Projects are incredibly diverse, and project management software reflects that diversity. So to some extent, it’s a question of selecting software that suits the way your organisation works and the kind of projects you do. But another key factor should be the project methodology you’re using. If it’s a structured method, such as PRINCE2 or Agile, it’s a good idea to choose project management software that complements the method you are using.
Even the smartest software can ‘t make up for lack of experience in the project manager, whereas an experienced project manager will always find a way to use software to increase their team’s productivity.
Many projects have teams that are partly home and partly office based, or whose members have to travel to different sites on a frequent basis. This makes communication difficult and a productivity takes a hit because one part of the team isn’t aware of conversations and emails taking place in another part of the team.
Some project teams try to overcome this by cc’ing everyone constantly. This results in everyone drowning in email that takes longer and longer to read, taking people away from productive work.
Trello meets this problem head-on, using “Trello cards” to cross-reference and index project activities, messages and events and bring them together in an organised project workflow. More structured projects using organised methods such as PRINCE2 probably don’t need this type of organising software, but for more informal projects, it works very well.
This is probably a better fit for organisations using a project management methodology such as PRINCE2 or Agile. PRINCE2 roles can be matched to Teamwork roles with ease, effectively importing a large part of the project structure.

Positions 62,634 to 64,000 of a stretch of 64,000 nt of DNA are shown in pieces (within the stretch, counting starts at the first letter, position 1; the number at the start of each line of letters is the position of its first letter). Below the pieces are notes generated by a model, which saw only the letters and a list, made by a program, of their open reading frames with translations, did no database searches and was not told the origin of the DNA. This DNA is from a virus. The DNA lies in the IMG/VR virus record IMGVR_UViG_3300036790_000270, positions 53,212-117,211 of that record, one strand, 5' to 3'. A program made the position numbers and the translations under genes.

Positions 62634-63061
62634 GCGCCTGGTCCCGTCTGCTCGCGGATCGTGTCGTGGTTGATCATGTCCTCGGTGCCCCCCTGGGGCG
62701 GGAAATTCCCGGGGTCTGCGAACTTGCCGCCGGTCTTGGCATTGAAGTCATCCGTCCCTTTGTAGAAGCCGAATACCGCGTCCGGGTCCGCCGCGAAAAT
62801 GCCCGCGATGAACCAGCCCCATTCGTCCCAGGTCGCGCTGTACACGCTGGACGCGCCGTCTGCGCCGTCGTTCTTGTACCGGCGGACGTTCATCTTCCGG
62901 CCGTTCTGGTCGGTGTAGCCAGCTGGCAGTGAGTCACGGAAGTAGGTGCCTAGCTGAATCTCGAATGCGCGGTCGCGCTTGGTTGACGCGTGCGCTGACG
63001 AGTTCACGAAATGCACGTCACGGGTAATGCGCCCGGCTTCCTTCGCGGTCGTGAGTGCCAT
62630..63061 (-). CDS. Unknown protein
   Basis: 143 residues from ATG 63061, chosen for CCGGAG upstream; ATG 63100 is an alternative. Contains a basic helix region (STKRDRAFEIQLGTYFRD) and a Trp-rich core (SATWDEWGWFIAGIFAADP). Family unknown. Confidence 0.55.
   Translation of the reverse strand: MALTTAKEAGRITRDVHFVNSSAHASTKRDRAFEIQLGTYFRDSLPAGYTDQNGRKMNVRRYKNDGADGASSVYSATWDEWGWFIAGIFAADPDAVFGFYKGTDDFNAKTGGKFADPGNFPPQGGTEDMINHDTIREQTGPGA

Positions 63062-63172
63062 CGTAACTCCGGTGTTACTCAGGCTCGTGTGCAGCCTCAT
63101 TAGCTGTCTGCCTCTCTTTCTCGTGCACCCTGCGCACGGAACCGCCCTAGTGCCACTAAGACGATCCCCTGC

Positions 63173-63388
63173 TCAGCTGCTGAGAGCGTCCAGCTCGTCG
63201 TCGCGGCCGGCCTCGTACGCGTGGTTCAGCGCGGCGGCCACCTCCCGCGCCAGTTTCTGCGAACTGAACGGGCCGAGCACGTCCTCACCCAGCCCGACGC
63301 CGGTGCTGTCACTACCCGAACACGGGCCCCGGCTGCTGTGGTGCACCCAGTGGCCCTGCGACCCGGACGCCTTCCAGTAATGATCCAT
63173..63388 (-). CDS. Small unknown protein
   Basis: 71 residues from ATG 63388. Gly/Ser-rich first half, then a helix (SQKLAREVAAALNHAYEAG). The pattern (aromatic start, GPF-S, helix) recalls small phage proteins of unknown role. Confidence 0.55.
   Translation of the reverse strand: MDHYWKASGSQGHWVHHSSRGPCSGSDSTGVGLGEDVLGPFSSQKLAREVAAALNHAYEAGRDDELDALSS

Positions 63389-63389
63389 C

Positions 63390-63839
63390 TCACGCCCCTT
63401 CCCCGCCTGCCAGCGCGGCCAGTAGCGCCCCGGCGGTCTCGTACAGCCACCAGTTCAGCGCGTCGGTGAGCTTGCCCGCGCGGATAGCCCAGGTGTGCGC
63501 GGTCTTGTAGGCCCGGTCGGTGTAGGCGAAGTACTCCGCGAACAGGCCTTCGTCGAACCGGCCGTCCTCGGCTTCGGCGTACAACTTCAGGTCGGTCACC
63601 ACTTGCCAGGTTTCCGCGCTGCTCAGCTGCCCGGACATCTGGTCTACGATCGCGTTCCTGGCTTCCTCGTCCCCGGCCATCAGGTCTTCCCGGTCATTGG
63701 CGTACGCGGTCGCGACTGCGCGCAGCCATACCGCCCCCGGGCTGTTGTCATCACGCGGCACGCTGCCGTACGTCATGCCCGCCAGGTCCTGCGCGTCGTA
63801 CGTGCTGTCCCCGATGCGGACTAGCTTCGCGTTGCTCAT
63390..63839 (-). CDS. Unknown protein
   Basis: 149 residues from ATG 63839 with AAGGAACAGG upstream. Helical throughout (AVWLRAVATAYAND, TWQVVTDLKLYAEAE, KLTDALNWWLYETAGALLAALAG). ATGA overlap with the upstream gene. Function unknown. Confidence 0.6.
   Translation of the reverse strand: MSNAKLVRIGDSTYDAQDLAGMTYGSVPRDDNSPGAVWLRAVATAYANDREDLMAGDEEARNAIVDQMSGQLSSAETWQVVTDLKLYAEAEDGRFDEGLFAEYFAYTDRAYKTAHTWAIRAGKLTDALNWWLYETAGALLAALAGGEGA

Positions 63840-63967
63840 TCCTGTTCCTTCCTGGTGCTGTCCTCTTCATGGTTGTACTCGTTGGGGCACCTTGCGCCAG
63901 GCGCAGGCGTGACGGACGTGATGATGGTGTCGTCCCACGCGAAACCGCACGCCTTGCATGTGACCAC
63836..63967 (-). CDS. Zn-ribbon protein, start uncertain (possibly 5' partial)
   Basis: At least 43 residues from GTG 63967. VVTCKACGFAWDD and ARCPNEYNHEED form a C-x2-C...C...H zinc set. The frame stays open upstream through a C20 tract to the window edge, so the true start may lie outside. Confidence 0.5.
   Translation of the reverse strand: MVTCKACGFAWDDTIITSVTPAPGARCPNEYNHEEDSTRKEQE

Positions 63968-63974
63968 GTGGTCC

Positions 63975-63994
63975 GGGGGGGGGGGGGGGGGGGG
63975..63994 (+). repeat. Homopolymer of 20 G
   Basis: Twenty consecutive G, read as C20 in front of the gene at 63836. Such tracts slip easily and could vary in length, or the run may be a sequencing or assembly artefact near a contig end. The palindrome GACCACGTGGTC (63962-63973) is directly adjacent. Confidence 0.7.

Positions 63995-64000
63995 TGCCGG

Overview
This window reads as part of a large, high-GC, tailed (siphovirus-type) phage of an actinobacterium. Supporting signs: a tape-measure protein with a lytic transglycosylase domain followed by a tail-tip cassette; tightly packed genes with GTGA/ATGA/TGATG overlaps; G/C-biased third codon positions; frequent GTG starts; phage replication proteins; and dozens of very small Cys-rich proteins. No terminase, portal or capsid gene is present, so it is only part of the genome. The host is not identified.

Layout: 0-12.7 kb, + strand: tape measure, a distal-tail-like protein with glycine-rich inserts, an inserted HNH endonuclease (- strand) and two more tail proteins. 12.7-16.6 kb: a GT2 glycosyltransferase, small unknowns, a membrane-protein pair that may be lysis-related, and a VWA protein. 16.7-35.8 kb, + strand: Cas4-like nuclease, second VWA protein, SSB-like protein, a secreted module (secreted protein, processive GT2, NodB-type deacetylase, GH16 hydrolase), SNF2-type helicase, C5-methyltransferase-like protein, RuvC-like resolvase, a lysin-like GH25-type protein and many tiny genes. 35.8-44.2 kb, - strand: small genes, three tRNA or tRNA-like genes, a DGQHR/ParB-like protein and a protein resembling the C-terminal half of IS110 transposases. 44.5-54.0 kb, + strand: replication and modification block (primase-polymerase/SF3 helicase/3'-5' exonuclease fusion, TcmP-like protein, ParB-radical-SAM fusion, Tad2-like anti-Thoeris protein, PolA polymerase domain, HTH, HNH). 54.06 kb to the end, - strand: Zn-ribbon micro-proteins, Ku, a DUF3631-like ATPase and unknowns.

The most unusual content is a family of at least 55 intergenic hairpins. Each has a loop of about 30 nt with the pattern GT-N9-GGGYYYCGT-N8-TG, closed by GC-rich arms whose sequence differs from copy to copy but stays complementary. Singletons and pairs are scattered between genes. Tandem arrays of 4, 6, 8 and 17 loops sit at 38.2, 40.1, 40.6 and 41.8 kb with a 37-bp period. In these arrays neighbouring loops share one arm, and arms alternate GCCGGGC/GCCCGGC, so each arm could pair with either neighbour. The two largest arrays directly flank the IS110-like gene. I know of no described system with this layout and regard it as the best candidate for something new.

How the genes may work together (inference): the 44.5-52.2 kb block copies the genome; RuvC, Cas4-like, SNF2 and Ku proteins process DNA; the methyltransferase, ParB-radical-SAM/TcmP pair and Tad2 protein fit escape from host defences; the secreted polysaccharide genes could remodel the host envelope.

Teamwork is also excellent at understanding the problems of project managers and offering solutions. With a large team based in different locations, it’s difficult to develop a coherent and up to date view as to what’s going on. Teamwork offers a Project Activity Overview, which is a kind of dashboard, offering the PM robust business intelligence.
The “trigger” features will work well with PRINCE2 exception reporting and can be used to set tolerance levels as required.
Asana is an ideal choice for IT and other projects running under Agile. It can track launches and has been designed to follow an iterate, review and repeat workflow – many other project management software packages struggle with this process.
Asana can help with sprint planning and milestones as well and its Sprint Plans screen is exceptionally clear and easy to use. It has timelines and roadmaps built in, which are useful for informing senior management who can sometimes have problems understanding the Agile method. This is where an experienced project manager who knows how to explain what the project is doing, is invaluable.
You can sort tasks by priority, incorporate product feedback and track work requests. If you’re using Agile, it’s definitely worth a look.
4. MS Project 2019
MS Project is now marketing itself as a portfolio management tool that can help you keep track of multiple projects. Of course, what counts as one project in one organisation might represent twenty projects in another, so it all depends on your definition of a project.
Project 2019 has the familiar (and not particularly helpful) Gantt charts, as well as timelines, detailed task planning and resource assignment facilities. It remains one of the few packages you can use that will allow you to customise earned value fields, but that’s because it’s aimed at large, enterprise level projects and programmes.
The new release has integration with Power BI to provide analytics and business intelligence and KPI reporting has become easier. Definitely one for the corporates, often used in engineering and manufacturing, MS Project works well with structured methods such as PRINCE2 but is more difficult to adapt to Agile teams.
This is an app that integrates with Dropbox and Google Drive. Don’t dismiss it as small-time however. It’s used by major businesses including Sony, Volvo, Time Warner and Deloitte. It’s a cross between a project management tool and a project manager’s personal organiser. It allows the PM to create and customise tasks into a workflow, then track tasks they have delegated to their team. Definitely worth looking at, perhaps as an add-on to one of the larger products.